Oklahoma quarterback Baker Mayfield is far from the first college football player to plant a flag on an opponent's field.
Similar situations have occurred several times in recent years, most notably for football fans in Michigan when Michigan State defeated rival Notre Dame on Sept. 17, 2005.
The emotional, back-and-forth showdown included the Spartans blowing a 21-point lead in South Bend before rallying to win, 44-41, when Jason Teague an option pitch 19 yards for a touchdown in overtime.
The victory spoiled the home debut of coach Charlie Weis and gave the Spartans five straight wins at Notre Dame Stadium.
MSU players celebrated the win over the 10th-ranked Irish by running to the 50-yard line and planting a green-and-white, block "S" flag into the grass.
It was a landmark moment in the long and storied rivalry, but Coach John L. Smith later said he regretted the celebration.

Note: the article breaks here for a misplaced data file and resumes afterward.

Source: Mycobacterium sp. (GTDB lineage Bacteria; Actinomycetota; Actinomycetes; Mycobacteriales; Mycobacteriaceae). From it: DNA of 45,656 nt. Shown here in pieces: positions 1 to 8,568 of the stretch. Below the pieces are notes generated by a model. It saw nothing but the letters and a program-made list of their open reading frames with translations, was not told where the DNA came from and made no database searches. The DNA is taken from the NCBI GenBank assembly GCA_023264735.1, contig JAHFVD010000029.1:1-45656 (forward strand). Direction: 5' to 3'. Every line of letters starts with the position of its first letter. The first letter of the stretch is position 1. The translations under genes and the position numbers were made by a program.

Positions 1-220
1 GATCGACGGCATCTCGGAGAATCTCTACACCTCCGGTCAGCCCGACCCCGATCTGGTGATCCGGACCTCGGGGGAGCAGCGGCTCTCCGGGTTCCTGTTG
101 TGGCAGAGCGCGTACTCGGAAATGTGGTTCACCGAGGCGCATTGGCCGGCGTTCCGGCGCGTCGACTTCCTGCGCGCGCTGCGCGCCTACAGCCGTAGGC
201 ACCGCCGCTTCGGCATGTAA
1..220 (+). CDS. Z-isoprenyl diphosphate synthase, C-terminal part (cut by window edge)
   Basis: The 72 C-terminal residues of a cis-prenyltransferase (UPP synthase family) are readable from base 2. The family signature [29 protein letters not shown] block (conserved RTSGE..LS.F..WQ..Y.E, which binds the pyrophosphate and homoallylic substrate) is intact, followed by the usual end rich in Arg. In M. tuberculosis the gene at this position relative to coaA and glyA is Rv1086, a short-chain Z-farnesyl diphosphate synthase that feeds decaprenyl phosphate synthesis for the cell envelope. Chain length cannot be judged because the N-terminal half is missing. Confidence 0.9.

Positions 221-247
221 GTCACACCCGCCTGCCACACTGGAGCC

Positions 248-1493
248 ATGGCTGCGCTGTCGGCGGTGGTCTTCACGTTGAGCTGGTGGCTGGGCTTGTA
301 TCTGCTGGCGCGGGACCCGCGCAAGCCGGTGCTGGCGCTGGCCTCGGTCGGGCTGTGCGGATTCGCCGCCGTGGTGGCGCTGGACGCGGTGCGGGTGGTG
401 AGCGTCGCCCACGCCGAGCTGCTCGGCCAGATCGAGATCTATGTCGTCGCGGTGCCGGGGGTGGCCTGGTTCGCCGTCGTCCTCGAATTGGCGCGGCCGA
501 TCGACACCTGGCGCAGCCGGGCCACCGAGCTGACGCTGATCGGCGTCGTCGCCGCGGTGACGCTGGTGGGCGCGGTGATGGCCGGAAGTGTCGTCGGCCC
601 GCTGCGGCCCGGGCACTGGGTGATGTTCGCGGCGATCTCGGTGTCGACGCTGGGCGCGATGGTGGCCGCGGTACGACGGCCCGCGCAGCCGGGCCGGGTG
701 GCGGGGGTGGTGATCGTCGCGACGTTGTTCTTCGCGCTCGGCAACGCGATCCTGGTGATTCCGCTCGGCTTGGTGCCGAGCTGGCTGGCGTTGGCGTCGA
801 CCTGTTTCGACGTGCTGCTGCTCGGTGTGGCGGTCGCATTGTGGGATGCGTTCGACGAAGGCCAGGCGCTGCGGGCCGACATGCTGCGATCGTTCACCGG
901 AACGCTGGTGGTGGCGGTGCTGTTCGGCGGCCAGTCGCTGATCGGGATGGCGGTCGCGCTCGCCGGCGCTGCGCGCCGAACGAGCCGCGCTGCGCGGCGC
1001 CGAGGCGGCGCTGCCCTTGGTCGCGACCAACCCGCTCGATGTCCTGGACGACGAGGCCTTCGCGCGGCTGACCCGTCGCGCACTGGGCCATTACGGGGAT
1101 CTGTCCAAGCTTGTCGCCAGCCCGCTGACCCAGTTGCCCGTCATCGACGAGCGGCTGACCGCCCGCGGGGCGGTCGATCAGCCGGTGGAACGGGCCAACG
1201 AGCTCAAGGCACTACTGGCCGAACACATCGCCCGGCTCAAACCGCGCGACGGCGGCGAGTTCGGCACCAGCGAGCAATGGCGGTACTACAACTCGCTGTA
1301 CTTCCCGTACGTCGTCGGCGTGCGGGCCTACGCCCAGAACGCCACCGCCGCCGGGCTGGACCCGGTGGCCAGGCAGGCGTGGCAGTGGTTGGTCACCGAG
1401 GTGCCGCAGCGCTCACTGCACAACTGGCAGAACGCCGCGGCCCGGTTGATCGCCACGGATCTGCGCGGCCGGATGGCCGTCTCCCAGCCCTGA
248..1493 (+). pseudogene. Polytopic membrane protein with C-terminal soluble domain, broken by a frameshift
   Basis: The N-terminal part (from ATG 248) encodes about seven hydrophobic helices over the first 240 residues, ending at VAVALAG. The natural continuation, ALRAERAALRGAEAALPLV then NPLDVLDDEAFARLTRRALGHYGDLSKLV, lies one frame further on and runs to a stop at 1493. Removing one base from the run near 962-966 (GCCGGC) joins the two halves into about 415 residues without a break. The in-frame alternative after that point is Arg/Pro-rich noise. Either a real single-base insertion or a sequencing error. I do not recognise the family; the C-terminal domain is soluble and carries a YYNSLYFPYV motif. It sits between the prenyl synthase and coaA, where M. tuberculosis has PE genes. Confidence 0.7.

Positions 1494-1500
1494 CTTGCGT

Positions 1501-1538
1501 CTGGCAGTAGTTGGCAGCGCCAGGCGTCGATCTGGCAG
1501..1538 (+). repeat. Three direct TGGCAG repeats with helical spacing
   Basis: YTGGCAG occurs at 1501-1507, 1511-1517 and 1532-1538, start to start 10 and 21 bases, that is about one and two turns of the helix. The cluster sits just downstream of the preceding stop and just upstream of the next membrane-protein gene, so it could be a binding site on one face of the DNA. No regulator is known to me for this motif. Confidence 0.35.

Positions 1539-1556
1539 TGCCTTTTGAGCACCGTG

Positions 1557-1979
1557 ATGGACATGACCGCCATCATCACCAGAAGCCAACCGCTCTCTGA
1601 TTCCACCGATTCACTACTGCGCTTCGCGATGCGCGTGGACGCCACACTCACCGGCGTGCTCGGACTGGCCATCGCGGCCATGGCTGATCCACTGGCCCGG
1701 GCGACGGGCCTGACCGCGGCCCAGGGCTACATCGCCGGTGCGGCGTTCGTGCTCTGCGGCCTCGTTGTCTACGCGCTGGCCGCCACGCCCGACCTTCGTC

"We would not have encouraged our guys to do that," Smith told The Associated Press four days later.
MSU offensive lineman Gordon Niebylski also agreed his teammates got carried away, according to the same AP report.
"Hindsight is 20-20 and we probably shouldn't have planted the flag on the field," he said. "But at the same time, it's emotional, and we made a mistake, and it happens. But we didn't mean any disrespect for Notre Dame."
Weis was largely silent about the ordeal in the days following the game, but star quarterback Brady Quinn wasn't shy about voicing his opinion.
"It's something that makes a lot of people upset to say the least with the fact that's how they deal with a win like that," he said. "Looking back to the season prior when we beat Michigan State, I don't think you saw any of our players sticking flags into other fields. I think that's not how we handle ourselves. It was disappointing to see that happen."
Mayfield made headlines this week for planting an Oklahoma flag on the "O" at Ohio Stadium following the Sooners' 31-16 win on Sept. 9. He later apologized, but was it necessary? Many say no, but what do you think?